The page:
Did you know that stress can really mess your body up? Stress hormones can increase blood pressure, slow down your digestion, and can make blood glucose control difficult. Reducing stress can lower your risk of heart disease, stroke, hypertension, depression, and anxiety.

In my opinion, I never use the word “diet” unless describing something like diabetes diet, even then I don’t mention it often. Why? Because “diet” is a dirty word. I’m not looking for a temporary change, I’m looking to change my life. Your intentions are everything. If you only intend to diet, you are only looking for temporary. Speak it into existence and tell the Universe you are changing your life for the better.

Do you want to know more about a diabetes diet though? Here’s what I have found for you and for myself.

Healthy Carbohydrates:
– fruits
– veggies
– whole grains
– legumes
– low-fat dairy products
Fiber-rich Foods:
– veggies
– fruits
– nuts
– legumes
– whole grains
Heart Healthy Fish:
– salmon
– tuna
– mackerel
– sardines
Good Fats:
– avocados
– nuts
– canola, olive, and peanut oils

When you’re looking for things to eat, remember to avoid these foods:

  • fried fish and fish with high levels of mercury
  • high-fat dairy products
  • coconut oil
  • processed foods high in trans fats
  • high-fat animal proteins

You should aim for no more than 200mg of Cholesterol and less than 2300mg of sodium per day.

Diabetes management is a lifestyle change. We have to create new, healthier habits for our lives to better manage our diabetes. We can do this! Change your life for the better and not for the temporary.


References

Healthy Eating
Diabetes UK
Mayo Clinic


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The Journey: Episode Fourteen

JUNE 14, 2020

I’ve been getting pretty frustrated lately with my blood sugar. No matter how high I go with the insulin injection my blood sugar doesn’t seem to change. It doesn’t go up and it doesn’t go down. I’m not sure what’s wrong. Maybe it’s my diet, maybe I’m not doing enough with diet. Maybe I need to go on a low carb diet. Or maybe it’s because I need to exercise more. Maybe I need to do more cardio or more strength training. Maybe I need to do more.

I’m seriously considering upping my insulin from 75 units to 80 units. The only thing is my insulin pens hold about 300 units each which means at 75 units I can get four injections from each pen. If I go up to 80 units I won’t be able to make four injections per pen and that means spending more money for insulin. That’s so frustrating.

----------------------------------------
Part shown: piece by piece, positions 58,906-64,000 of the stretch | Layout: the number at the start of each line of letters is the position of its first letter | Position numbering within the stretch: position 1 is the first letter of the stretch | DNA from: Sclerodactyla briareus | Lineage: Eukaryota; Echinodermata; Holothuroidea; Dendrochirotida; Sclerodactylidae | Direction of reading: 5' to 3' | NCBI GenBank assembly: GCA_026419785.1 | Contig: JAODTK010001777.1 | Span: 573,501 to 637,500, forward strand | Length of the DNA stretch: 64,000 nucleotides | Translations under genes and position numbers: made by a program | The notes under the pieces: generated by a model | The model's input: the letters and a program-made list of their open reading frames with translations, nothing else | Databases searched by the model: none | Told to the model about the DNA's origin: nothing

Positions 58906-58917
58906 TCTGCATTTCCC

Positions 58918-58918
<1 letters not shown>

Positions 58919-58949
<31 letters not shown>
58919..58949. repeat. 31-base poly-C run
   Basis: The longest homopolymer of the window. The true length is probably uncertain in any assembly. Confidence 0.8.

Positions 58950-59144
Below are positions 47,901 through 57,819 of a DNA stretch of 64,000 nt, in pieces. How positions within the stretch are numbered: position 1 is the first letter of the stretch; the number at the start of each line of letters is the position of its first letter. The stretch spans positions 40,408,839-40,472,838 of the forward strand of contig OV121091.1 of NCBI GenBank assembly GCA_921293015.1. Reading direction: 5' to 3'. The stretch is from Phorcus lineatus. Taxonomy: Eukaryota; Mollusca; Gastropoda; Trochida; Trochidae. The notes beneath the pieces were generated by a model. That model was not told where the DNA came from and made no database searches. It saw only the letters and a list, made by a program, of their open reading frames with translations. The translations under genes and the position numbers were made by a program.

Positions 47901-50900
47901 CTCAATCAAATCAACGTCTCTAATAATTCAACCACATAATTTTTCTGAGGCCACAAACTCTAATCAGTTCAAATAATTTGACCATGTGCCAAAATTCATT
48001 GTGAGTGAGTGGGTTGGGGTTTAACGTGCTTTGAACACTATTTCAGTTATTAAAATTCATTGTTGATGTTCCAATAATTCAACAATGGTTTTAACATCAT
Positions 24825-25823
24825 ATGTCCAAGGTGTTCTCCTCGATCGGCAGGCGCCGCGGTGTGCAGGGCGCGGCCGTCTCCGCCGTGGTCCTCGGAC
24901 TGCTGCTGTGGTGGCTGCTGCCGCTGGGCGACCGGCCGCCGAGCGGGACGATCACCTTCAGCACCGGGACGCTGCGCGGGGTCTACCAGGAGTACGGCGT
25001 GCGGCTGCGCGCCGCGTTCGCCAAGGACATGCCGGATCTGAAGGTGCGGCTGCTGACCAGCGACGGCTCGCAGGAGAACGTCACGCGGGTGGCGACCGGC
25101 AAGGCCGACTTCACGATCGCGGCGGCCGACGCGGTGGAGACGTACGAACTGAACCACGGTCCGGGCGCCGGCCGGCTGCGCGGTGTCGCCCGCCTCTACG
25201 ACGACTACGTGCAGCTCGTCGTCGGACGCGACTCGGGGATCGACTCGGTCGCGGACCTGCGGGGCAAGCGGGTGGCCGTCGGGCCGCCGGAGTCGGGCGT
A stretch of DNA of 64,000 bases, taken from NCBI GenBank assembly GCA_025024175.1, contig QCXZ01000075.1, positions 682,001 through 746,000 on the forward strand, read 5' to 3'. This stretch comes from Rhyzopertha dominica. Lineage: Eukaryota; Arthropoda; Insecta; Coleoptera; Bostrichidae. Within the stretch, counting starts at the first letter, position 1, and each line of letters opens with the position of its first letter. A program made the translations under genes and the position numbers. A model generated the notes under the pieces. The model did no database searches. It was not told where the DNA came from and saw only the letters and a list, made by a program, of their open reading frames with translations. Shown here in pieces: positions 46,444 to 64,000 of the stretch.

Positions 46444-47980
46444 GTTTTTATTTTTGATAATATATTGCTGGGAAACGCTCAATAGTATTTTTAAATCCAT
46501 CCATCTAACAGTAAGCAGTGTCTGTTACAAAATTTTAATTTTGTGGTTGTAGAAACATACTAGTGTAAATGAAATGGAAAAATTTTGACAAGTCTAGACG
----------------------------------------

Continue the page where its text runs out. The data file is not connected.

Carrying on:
The Facebook group I joined shares a lot of low carb recipes and I think I should try some of them as well as change my diet and lifestyle to be more low carb, high healthy fat and protein. That means carb counting and dissecting food labels at the grocery stores now and being mindful of high carb snacks and food. Which means learning about the glycemic index and which foods are okay and not.

I plan to take on a 30-day challenge which will involve going low carb. Here are the rules:

  • No food high in refined sugars – candy, ice cream, soda, energy drinks, etc.
  • No fast food
  • No white bread or pasta – only whole grains
  • No alcohol (that’s not a problem for me)
  • Reduce salt intake
  • Drink more water – about 130 ounces
  • Add more fruits and veggies

I was thinking of doing the 30-day challenge in July but I think I might have to do it sooner than that, which is fine, because it’s just 30 days no matter when they are. I’m not sure if I’m going to do a single post detailing everything or if I’m going to post every day or maybe just once a week with a daily log. Maybe I’ll do that one. One post per week on a specified day with each of that week’s days on it. I think that would be a good way to document my challenge.

I think I’ll start next week Sunday and post on Saturday until the last two days. Well I guess I’m going to go on this journey and share it with you folks to help you on your own journey. If you want to go on this challenge with me feel free to join me!